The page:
How to Evaluate ETFs When Constructing an Investment Portfolio

Last weekend, I met a few of my close friends for an afternoon walk in the park. During the walk, one of my close friends asked me about how I picked the ETFs used to construct my investment portfolio. When it comes to building a solid investment portfolio, Exchange-Traded Funds (ETFs) can be an excellent option due to their diversification, cost-effectiveness, and flexibility. During our conversation, I shared how I looked at the different pieces of information of an ETF to evaluate if it is suitable for me.

Here’s a step-by-step guide on how to evaluate ETFs to ensure they align with your investment goals, with a specific focus on the needs of Singaporean investors.

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Have a clear understanding of your investment goals and market opinions

Before diving into the specifics of ETF selection, it’s crucial to define your investment goals. Are you looking for long-term growth, income, or capital preservation? Understanding your goals will help narrow down the type of ETFs that are suitable for your portfolio. At the same time, you should form your own perspective of the industries and geographical regions that you believe, will do well in the long term. For some, it could be industries that you have work experience in, where you have in-depth knowledge about. For others, it could simply be geographical regions that you believe will outperform based on data.

Your view on the market performance of different geographical regions can significantly influence your ETF selection. If you are bullish on the US market, you might opt for more US-focused ETFs. Conversely, if you believe emerging markets will outperform, you might increase your allocation to ETFs focusing on those regions. Diversifying geographically can also help mitigate risks associated with economic downturns in specific regions.

When I was constructing my investment portfolio, I was of the opinion that both European and Asian emerging markets will not do perform well in the long run. This was based on what I saw and the people I’ve interacted with in my career and during my travels. At the same time, I felt that there may be a chance that China may turn around and generate massive growth.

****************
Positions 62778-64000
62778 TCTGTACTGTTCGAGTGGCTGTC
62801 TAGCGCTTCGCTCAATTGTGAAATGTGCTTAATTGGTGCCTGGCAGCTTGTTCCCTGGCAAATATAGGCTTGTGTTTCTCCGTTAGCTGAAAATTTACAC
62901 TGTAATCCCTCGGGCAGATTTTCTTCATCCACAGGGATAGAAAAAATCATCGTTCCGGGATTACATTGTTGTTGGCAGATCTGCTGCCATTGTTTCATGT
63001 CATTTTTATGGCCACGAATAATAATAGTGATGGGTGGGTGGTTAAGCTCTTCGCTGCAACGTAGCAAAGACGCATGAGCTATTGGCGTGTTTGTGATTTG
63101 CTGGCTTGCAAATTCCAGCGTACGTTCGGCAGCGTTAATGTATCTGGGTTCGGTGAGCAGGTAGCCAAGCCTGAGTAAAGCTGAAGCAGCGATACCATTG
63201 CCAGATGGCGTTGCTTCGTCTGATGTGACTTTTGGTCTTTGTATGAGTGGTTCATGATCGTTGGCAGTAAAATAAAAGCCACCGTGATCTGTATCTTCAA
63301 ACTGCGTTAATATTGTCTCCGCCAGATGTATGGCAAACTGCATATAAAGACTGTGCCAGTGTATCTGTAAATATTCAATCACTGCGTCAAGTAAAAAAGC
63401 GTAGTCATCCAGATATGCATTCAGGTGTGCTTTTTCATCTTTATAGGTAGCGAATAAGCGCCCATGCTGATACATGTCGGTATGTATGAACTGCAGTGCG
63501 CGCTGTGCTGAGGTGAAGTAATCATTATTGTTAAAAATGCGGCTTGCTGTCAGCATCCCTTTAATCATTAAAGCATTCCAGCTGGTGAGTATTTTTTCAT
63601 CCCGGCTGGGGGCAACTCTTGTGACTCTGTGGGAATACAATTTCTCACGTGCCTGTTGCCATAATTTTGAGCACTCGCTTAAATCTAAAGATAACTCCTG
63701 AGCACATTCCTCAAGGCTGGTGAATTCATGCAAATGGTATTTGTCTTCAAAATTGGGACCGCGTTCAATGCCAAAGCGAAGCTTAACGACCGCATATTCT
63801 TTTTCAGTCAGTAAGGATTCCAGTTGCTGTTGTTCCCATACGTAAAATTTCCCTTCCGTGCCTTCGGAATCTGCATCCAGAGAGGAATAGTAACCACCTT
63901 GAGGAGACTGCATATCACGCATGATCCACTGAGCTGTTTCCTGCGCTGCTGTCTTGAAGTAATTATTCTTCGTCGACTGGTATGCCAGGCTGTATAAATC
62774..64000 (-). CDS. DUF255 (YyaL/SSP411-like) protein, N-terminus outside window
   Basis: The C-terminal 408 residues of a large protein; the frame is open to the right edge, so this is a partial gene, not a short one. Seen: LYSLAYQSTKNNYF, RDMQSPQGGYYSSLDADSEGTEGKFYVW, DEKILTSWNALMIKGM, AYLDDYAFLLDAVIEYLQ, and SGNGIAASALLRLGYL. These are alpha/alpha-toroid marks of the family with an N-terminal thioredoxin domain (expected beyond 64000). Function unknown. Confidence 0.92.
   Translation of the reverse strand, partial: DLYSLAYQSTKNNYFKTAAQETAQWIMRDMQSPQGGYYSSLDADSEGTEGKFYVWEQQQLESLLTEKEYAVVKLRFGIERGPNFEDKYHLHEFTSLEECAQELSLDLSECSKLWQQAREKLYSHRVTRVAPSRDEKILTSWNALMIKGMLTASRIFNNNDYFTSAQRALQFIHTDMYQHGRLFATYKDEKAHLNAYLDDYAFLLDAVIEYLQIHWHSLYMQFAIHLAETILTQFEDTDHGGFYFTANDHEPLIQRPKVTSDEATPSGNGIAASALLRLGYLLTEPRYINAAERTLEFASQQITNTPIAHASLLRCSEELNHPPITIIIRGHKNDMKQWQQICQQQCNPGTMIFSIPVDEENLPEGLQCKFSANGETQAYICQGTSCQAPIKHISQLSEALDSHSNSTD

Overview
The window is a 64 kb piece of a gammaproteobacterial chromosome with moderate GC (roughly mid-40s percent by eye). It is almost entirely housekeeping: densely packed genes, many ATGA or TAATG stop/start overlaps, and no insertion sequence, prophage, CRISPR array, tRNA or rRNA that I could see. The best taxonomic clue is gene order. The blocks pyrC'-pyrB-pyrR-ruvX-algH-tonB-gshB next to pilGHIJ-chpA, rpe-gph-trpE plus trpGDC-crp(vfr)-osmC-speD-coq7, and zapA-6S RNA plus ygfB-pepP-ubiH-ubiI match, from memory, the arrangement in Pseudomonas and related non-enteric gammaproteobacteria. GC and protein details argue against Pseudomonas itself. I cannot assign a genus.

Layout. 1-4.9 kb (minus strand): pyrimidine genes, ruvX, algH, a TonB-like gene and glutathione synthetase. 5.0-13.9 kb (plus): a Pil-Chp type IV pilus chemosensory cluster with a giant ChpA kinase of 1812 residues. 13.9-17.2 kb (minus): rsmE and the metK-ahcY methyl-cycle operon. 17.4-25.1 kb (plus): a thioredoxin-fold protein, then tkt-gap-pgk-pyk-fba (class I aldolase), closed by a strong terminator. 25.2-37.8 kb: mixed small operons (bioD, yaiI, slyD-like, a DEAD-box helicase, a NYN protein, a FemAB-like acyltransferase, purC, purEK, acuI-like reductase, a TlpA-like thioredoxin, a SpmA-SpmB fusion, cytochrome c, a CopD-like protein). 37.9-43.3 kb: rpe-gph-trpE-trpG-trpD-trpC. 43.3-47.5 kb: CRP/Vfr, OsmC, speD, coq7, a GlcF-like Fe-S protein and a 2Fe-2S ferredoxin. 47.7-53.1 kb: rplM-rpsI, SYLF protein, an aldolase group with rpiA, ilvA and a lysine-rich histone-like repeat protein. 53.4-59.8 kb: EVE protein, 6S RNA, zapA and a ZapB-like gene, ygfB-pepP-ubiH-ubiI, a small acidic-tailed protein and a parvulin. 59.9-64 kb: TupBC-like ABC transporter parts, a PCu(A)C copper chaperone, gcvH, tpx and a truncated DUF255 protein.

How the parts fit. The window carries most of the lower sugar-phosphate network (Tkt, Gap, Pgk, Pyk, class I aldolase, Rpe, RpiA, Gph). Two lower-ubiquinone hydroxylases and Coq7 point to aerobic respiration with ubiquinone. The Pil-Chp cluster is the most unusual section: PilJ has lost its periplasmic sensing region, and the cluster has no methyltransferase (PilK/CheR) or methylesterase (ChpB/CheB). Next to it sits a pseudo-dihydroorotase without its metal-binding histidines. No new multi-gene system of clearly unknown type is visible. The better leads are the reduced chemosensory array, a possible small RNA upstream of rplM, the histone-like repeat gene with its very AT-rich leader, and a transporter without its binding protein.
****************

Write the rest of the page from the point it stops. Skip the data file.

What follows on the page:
You may not be able to find the ideal ETF based on your investment beliefs. But it’s important to know what are our non-negotiables and what are the items that we are willing to compromise with. Below was what I landed with in 2022.

What I want in my portfolio

What I am okay to keep in my portfolio

What I don’t want in my portfolio

  • Equities exposure to United States as they will continue to drive portfolio growth in the next few years
  • Equities exposure to China as I believe they will eventually recover
  • Equities exposure to Asia Pacific countries, just for diversification purposes
  • Equities exposure to European countries
  • Bond alternatives that have low correlation to equities and have good capital appreciation or income yield
  • Equities exposure to developing countries like Russia, Brazil and South Africa
  • Traditional bonds that provide low yields and little capital appreciation

After having clarity about what I want and don’t want, I was able to evaluate and conclude that popular ETF recommendations like FTSE All-World UCITS ETF USD Acc (VWRA) wasn’t suitable for my investment portfolio.

There are many types of ETFs in the market but we only need a few of them

ETFs come in various forms and each of them caters to different investment strategies.

Here are some of the types of ETFs available in the market today:

  • Equity ETFs: Invest in stocks and can be broad-market (e.g., S&P 500) or sector-specific (e.g., technology or healthcare).
  • Bond ETFs: Invest in fixed-income securities and are ideal for those seeking regular income.
  • Commodity ETFs: Invest in physical commodities like gold, oil, or agricultural products.
  • Thematic ETFs: Focus on specific themes or trends, such as clean energy or artificial intelligence.

In my opinion, the average investors simply need to have equity and bond ETFs in their portfolio and only after we have a sizeable portfolio, should the average investor need to think about investing in other types of ETFs like commodity and thematic ETFs.

ETFs also exist in physical and synthetic forms. Physical ETFs hold the actual securities that make up the index they track, providing direct exposure to the underlying assets. In contrast, synthetic ETFs use financial derivatives like swaps to mimic the index’s performance, without owning the physical securities. This can lead to different risk profiles, with synthetic ETFs potentially having counterparty risk due to their reliance on derivatives.

To keep things simple, I chose to invest in physical index ETFs that track broad-market index when constructing my portfolio.

Keep expense ratio low so that they do not eat into your returns

The expense ratio is the annual fee that investment funds or ETFs charge their shareholders. It is expressed as a percentage of the fund’s average assets under management (AUM) and covers the fund’s operating expenses, including management fees, administrative fees, and other costs associated with running the fund. Lower expense ratios are generally better, as high fees can erode your returns over time. My ideal expense ratio for ETFs is typically below 0.50%.

Components of the expense ratio:

  1. Management Fees: These fees are paid to the fund manager for their expertise in managing the fund’s investments.
  2. Administrative Fees: These fees cover the costs of record-keeping, customer service, and other administrative tasks.